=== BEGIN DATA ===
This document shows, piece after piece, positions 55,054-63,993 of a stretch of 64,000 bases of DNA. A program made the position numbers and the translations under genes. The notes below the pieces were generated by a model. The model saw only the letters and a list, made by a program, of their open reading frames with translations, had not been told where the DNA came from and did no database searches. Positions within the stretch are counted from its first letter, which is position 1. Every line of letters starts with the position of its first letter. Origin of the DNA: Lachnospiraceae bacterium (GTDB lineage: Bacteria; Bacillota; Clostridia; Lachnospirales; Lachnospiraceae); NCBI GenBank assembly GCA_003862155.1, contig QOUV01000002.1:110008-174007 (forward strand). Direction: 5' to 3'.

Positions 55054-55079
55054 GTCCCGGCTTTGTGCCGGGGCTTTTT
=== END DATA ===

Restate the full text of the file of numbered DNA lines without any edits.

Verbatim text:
This document shows, piece after piece, positions 55,054-63,993 of a stretch of 64,000 bases of DNA. A program made the position numbers and the translations under genes. The notes below the pieces were generated by a model. The model saw only the letters and a list, made by a program, of their open reading frames with translations, had not been told where the DNA came from and did no database searches. Positions within the stretch are counted from its first letter, which is position 1. Every line of letters starts with the position of its first letter. Origin of the DNA: Lachnospiraceae bacterium (GTDB lineage: Bacteria; Bacillota; Clostridia; Lachnospirales; Lachnospiraceae); NCBI GenBank assembly GCA_003862155.1, contig QOUV01000002.1:110008-174007 (forward strand). Direction: 5' to 3'.

Positions 55054-55079
55054 GTCCCGGCTTTGTGCCGGGGCTTTTT